As the trial is underway of Epic Games vs. Apple, which originated when Apple removed Epic’s Fortnite from App Store over direct payment system for V-bucks, both the tech giants are gearing up. Epic called Apple’s act unfair and monopolistic, the Cupertino tech giant argued that it allows developers to sell in-app purchases through its Safari browser.
While one of the main points of concern for Epic was why web app are not good substitutes for native apps, expert witness David Evans brought the court’s attention to another major issue: anti-steering rules.
Anti-steering rules brought up in court; Epic Games vs. Apple
Global Economics Group Chairman David Evans was assisted by Stanford Professor Susan Athey, explaining why Apple has a monopoly and exercises its market power to suppress competition. Fraction of the power comes due to anti-steering rules.
Anti-steering are rules put in place by Apple that restricts app developers from redirecting users outside of the Apple ecosystem using emails tied to accounts or through website links. Case in point, Epic attempted to redirect users to buy V-Bucks in the iOS app directly from the company and also avoiding Apple’s 30% commission.
Athey and Evans admitted that if the tech giant would diminish its anti-steering rules then its market power would lessen, at least in the short term. Apple is not the only one who utilizes this rule, other platforms like Marketplace, PlayStation, Xbox, eBay, Steam, etc do not allow sellers to advertise alternate means to buy items outside of their respective ecosystems.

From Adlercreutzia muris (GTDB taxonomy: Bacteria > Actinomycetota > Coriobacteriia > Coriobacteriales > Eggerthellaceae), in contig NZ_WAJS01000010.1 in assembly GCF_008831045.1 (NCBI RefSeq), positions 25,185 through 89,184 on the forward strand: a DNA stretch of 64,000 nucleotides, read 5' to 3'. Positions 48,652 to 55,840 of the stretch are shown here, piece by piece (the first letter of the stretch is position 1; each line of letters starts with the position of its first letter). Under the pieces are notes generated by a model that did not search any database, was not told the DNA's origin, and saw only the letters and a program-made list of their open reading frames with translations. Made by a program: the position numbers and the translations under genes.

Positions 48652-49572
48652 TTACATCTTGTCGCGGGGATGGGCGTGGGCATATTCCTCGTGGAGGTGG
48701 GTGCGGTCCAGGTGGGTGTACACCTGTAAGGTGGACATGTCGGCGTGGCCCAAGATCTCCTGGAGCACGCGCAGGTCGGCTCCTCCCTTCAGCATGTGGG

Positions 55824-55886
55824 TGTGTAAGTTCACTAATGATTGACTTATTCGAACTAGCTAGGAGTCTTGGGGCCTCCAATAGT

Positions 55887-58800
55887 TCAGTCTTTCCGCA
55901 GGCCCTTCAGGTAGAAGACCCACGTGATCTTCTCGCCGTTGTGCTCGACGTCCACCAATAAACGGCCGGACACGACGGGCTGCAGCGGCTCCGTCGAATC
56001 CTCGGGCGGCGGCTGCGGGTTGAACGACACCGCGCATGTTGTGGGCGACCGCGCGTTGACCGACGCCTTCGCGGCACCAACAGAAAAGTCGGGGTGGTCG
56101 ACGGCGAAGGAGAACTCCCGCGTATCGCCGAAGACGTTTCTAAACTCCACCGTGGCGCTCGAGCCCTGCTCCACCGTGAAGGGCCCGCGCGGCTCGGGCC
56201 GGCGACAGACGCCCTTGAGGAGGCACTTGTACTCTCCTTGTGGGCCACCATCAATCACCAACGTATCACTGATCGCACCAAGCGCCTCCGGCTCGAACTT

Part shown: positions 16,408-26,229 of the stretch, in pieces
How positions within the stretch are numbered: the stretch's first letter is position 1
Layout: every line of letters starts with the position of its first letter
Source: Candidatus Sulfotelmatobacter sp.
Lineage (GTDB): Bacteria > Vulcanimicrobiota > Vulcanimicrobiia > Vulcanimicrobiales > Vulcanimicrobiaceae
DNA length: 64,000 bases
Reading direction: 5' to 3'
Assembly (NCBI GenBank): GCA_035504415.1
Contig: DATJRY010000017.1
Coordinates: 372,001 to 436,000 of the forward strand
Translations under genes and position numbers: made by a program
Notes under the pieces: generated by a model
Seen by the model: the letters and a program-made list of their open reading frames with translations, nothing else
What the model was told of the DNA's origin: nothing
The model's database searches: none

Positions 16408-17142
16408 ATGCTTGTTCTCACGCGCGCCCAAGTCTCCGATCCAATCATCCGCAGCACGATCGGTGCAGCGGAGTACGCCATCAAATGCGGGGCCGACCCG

Evans tried to explain the scenario by comparing Apple to an app like Uber. The scenario he created was about a Uber driver who had established a good relationship with a customer. The customer wanted to directly hire the driver but the company, which is Apple, denied the request and demanded the customer pay through its app. Judge Rogers did not seem convinced to this analogy and said, “There is nothing about that distribution process that impacted differently given your Uber example.”
Evan tried to clear up his point by saying, “Epic is not able to message the iOS app user and tell them ‘You can go to the web and get this more cheaply, or, I really encourage you to go to the web and get V-Bucks there.” He objected to Apple’s payment methods and how they make it harder for Epic to tell users they have an alternative.
Judge Rogers put in a follow-up question, would Epic still have an issue with Apple if there was no anti-steering policy? “The customer could choose whether they wanted to stay and make the purchase on the app or do it some other way, right?”
Eliminating the policies would be a small win for Epic, but it would go a long way as the company plans to put third-party App Stores on iOS. Athey will continue her testimony on Wednesday.
- Apple’s App Store VP tells judge that it features competitors’ apps “all the time”, though Epic has provided evidence that supports the contrary
- Epic CEO Tim Sweeney says he would have accepted a preferential App Store deal, if Apple had offered one